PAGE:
Retopology is now more automatic thanks to better algorithms and technology. This advancement allows me to spend more time on the creative process, rather than getting bogged down in technicalities. At KitBash3D, we aim to bridge the gap between technology and art, providing premium assets to create premium content and artwork. The barriers are being removed, allowing people to spend more time being creative rather than being technicians. 

Creating tools such as Cargo brings this a step further, by making it easier to bring KitBash3D assets into all of the major 3D programs with ease and efficiency. Giving creators, from beginners to seasoned professionals, the tools that make it easier to search for what they need and to find exactly the asset required makes world-building faster, more efficient, and more fun. 

What keeps you using Wacom products after all these years? 

Wacom is the industry standard, and their products have maintained very high quality. I’ve never used a Cintiq, but I’ve heard great things about them. However, what matters to me a lot is the connection with my hands to the screen. I’m a very tactile person, expressive with my hands, and I used to sculpt physically. With the Intuos, I can get into the flow state very quickly, and they are also quite durable. The Intuos family has always been of high quality, and as a loyal person, I will pay for quality as long as it’s maintained. I feel really good about using Wacom because it maintains the mind-body connection that goes into the artwork I create.


One of the latest 3D asset Kits you worked on as Head of Kits for KitBash3D was AtomPunk. What was your favorite part about working on this Kit? 

It was definitely learning about all of the different aspects there are to the AtomPunk genre! That is one of the best things about working on so many different Kits, is that there will always be something to learn and explore that we haven’t done before. We discussed whether we should go the nuclear dystopian route, or if we should lean more into the colorful and utopian aspects that are also prevalent in the genre. We ended up going in a more colorful art direction and I couldn’t be happier with it. 

These buildings were pretty difficult as they were all unique and had lots of challenging forms to resolve architecturally. Our concept artist, Vlad, not only nailed the aesthetic we were aiming for but also did a fantastic job working with the modeling team to ensure the concepts were translated into the amazing models we ended up with. I loved seeing the teamwork and dedication in every part of the process and it shows in the final result.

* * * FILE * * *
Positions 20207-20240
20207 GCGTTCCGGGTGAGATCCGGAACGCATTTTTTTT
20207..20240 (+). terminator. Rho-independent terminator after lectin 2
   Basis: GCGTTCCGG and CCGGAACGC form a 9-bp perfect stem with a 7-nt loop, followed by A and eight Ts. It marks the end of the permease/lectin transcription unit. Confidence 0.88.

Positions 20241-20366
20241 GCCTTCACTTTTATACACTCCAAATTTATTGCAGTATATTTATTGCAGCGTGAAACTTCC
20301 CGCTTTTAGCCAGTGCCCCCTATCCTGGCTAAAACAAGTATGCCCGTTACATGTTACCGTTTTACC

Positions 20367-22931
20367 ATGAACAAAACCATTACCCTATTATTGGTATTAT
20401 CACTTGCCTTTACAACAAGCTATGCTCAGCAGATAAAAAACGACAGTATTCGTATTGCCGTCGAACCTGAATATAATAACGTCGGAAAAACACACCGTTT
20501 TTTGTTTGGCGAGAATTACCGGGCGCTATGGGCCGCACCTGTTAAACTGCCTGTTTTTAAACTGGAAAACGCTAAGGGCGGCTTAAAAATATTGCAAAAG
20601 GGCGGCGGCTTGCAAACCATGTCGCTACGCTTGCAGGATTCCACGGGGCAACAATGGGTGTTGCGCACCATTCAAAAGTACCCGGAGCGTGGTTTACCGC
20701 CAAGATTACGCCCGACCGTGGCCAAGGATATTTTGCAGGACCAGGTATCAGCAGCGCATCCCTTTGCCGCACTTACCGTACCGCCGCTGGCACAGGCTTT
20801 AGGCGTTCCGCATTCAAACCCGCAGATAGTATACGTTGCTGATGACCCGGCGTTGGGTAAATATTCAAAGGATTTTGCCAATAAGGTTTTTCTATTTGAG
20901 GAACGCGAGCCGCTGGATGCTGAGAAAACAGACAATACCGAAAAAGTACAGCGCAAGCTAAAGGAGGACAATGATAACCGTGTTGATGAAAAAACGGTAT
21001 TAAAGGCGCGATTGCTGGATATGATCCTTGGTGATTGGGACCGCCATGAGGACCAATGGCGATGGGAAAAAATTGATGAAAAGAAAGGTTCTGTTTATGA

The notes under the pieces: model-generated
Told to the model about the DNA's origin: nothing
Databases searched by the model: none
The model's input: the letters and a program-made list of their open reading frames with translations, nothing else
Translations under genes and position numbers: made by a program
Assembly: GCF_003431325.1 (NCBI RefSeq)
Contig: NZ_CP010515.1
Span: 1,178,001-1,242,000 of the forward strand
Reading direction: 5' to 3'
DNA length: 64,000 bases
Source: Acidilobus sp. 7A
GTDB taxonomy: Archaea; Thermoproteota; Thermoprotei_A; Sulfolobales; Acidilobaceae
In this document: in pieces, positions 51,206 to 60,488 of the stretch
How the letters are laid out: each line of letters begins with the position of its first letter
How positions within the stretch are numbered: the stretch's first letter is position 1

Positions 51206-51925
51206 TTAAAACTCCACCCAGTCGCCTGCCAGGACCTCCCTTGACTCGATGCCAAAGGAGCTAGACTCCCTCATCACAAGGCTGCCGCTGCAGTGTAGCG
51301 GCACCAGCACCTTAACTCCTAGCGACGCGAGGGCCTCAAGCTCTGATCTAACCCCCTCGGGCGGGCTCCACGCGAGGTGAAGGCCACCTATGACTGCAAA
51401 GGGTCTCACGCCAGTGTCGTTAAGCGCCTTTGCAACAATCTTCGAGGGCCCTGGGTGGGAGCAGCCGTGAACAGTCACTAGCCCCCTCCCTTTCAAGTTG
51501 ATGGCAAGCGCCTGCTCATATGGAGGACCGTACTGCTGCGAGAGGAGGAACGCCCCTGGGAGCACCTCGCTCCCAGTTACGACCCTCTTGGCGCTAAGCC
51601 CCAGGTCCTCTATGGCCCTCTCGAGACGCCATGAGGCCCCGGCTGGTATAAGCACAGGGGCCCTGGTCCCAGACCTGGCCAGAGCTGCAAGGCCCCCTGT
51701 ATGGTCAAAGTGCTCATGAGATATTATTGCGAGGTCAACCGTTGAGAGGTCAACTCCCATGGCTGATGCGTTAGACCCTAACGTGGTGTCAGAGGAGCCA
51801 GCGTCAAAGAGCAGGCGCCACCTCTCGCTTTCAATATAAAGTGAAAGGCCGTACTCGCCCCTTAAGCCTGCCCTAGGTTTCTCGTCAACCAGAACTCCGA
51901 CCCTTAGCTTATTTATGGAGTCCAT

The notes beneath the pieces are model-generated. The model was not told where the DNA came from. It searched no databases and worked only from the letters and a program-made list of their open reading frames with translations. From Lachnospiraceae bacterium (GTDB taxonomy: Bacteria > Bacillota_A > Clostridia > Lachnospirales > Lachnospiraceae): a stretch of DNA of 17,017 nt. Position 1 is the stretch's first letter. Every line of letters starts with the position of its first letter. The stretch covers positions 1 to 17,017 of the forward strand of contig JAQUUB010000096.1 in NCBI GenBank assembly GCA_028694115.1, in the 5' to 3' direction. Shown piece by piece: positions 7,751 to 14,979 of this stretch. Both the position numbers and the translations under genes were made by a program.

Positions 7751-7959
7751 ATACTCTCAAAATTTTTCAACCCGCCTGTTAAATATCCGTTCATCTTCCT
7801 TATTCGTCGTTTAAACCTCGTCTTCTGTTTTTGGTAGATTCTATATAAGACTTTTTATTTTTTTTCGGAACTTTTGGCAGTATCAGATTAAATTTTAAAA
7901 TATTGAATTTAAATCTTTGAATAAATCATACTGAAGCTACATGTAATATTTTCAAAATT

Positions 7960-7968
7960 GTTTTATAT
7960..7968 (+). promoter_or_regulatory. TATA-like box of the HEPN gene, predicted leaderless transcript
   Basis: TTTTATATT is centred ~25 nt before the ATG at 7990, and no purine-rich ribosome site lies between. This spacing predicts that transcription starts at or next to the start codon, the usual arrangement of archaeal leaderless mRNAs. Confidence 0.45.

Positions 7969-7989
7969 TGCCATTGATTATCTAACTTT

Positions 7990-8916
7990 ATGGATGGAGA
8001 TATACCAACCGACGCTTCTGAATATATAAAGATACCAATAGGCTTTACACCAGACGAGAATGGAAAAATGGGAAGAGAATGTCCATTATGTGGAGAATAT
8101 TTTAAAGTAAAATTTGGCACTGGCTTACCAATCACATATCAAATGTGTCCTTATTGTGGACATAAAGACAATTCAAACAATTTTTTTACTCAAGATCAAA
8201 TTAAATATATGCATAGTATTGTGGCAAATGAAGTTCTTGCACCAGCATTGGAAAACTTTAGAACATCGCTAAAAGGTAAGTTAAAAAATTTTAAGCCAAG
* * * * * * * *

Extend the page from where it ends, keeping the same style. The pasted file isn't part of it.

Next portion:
AtomPunk: The retro-future of your dreams 

AtomPunk is “an enchanting fusion of 1950s retro-futurism, noir undertones, and a dose of Jetsons-like futurity.” It features hundreds of modular assets, meshes, and is compatible with virtually every 3D creation software, including Blender, Maya, and Unreal Engine. 

Here are some quotes from folks who worked on creating the kit.

AtomPunk Travel Agency KitBash3D

“This Kit was exceptional for me because of its retro sci-fi setting. One of the challenges I encountered was adhering to the architectural style that leans towards minimalism … I greatly appreciate the seamless flow of shapes into one another, at times with exaggerated proportions, the vibrant color schemes, and the highly expressive architectural approach.”

— Vladislav Shlenov, Concept Artist 

AtomPunk Train Station KitBash3D

“My favorite model is the train station, I loved the design that Vlad, the concept artist, created. When I was working on it I imagined how it would be like to wait for the train in that station with its futuristic colors and lights and how it would be like to travel on the train, there are definitely many stories we could tell in that station.”

— Gabs Herrera, Texture Artist 


“My favorite model from AtomPunk [was also] the Train Station … there are so many gorgeous potential shots in there. It has elevators, gorgeous lighting, an insane shape language, and the train in AtomPunk – the “AtomExpress” – is an immaculate piece on it’s own.”

— Emily Amick, Graphic Designer 

Want to learn more?

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KitBash3D has tons of Kits that can be purchased individually and used with every major 3D creation software. All of the Kits also work with Cargo, KitBash3D’s software – and Cargo Pro includes every KitBash3D Kit! Click here to learn more about Cargo.